Once you gather all the necessary paperwork, you are required to fill an application for the CDL (you can find your state and the appropriate application here) and provide your medical reports with the application. After that, you will have a knowledge exam, a vision test, and a skill-based test that’s supervised. If by any chance you fail the knowledge exam, you have to wait 24 hours to retake it.

Once you pass all the necessary tests you will receive your CLP (commercial learner’s permit), and you can usually expect around up to 3 months of training on the job before you can drive alone. You have to hold your CLP a minimum of 14 days, and a maximum of 180 days, before you have the chance to take your road skills test. However, the law might change soon and allow truck drivers to have their CLP for a maximum of 365 days, which will save people some money on renewal fees.

General tips:

A few general tips for the end:

  • Research your state’s laws before starting the application process – gathering all the necessary paperwork can be tedious work, so be smart about it and plan ahead (To-Do lists are your best friends here); A good place to start is to find a DMV near you and start the process there.
  • Practice. Don’t assume you are well versed in road rules just because you drive a car. You can find plenty of free tests online, as well as in your DMV office, and the CDL manual.
  • Do not pay for free things. Check everything twice before you give any money, because a lot of people will try to charge you for something that’s free, such as  your state’s CDL handbook.
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Skills and Traits of a Professional Truck Driver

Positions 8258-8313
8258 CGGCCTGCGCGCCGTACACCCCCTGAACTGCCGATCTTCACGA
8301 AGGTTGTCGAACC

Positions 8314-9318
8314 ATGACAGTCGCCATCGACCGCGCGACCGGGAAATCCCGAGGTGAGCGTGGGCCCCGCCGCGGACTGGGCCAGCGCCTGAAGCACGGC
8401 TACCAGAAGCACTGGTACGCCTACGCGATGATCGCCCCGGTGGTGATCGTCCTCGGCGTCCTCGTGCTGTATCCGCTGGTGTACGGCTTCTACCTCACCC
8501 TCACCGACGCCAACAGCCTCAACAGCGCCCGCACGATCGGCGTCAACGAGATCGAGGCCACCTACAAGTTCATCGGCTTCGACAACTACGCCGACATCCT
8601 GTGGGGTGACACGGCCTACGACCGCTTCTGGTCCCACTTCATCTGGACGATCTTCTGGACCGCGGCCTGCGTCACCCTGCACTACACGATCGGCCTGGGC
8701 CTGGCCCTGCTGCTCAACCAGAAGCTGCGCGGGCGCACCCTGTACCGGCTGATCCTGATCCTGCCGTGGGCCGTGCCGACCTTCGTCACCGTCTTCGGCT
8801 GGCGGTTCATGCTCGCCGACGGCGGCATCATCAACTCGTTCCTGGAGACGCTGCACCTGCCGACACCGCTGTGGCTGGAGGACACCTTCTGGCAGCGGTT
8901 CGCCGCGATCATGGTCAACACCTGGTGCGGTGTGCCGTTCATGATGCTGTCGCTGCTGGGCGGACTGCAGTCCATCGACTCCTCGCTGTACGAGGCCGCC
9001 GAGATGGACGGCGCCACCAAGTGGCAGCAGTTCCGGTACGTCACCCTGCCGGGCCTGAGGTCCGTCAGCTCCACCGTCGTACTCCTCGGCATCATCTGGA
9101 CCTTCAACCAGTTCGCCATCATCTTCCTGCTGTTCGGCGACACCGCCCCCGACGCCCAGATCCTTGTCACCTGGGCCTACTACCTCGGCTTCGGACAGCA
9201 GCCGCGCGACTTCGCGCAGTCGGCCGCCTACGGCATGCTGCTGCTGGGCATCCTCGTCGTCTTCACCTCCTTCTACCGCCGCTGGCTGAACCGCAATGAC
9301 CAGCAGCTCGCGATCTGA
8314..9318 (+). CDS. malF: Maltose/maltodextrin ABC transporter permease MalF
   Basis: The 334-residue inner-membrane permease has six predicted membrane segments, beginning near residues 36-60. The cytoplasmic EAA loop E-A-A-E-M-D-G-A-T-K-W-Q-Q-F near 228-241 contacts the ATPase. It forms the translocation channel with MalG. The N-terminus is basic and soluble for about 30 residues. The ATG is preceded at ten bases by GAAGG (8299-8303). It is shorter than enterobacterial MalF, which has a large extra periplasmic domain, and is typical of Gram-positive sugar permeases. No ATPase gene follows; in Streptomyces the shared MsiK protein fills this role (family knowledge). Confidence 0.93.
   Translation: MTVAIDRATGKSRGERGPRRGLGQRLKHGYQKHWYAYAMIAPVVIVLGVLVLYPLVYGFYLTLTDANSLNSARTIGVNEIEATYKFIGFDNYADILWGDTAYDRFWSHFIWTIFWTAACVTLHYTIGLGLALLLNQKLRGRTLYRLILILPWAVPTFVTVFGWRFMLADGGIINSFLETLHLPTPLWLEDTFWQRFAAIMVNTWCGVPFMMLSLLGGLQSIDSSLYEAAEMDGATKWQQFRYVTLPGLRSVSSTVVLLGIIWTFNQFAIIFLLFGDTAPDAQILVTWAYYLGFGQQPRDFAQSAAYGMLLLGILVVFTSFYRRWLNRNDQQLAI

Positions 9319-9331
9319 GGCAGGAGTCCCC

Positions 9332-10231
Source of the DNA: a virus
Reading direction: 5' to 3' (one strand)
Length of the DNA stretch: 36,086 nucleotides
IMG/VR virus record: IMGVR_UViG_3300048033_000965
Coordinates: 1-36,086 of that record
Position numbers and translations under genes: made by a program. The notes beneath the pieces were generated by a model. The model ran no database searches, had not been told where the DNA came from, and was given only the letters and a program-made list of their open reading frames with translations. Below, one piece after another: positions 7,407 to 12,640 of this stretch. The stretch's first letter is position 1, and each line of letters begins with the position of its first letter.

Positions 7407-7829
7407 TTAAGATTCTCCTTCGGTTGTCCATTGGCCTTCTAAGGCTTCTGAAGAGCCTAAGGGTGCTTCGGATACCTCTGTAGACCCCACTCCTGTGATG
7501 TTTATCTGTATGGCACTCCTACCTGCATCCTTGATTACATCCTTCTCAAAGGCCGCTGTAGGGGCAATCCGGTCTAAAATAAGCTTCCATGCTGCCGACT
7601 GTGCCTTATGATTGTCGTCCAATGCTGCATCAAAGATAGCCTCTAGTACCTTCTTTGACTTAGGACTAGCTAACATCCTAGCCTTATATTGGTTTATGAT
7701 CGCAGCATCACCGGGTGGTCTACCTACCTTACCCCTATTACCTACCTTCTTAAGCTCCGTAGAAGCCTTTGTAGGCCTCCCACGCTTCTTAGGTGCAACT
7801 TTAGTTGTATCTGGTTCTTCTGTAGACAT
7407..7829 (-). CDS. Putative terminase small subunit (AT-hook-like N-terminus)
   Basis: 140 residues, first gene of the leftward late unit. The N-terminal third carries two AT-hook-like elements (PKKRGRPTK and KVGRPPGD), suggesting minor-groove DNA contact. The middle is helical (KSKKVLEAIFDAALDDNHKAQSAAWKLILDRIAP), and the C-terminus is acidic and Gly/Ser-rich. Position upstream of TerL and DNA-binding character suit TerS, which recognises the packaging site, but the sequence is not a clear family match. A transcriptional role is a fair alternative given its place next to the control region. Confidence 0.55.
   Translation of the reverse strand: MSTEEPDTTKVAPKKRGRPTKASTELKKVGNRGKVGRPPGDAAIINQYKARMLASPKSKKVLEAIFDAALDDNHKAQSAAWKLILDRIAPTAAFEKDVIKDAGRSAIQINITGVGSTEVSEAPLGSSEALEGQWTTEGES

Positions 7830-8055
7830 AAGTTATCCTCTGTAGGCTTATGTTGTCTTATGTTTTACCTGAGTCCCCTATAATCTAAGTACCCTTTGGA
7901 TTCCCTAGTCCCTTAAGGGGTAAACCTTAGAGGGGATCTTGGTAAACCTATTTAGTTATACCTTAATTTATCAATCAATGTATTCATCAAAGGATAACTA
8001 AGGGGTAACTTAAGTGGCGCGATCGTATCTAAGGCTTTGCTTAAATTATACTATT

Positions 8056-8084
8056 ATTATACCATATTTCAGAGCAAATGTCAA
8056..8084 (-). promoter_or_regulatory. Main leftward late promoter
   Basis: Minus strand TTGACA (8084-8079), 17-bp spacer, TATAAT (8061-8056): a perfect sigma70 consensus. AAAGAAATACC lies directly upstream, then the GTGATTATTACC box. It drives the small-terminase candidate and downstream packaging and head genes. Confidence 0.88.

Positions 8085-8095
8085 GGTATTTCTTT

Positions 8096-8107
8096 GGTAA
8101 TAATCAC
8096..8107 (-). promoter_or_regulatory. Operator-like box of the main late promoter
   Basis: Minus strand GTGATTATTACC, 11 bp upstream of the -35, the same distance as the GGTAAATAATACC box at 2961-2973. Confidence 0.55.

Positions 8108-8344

Follow important instructions for safe and regular road trip

Sometimes people simply aren’t a good fit for a particular job or position, which hinders their prospects of promotion and professional growth. The same goes for the professional truck driver. So, if you’re looking to start a career in truck driving, take a look at our list of responsibilities, skills, and traits you should have.

Before going on the road, review the dispatcher’s instructions and make sure they are accurate and correct. A truck driver needs to make a few rest and fuel stops, so going over the orders and the delivery schedule will help you better organize your trip.

Don’t be a stranger to planning

Although the law is changing so that soon truck driver won’t be able to have handheld devices, there are still a few gems of technology you can use to help you coordinate your trip. With GPS, smartphones, and routing software it’s become much easier for the truck driver to plan. It’s always useful to get to know the areas you’ll be driving through. So that you’ll be ready for anything on the road and be able to avoid dangerous sites and situations.

Know the rules and regulations like the back of your hand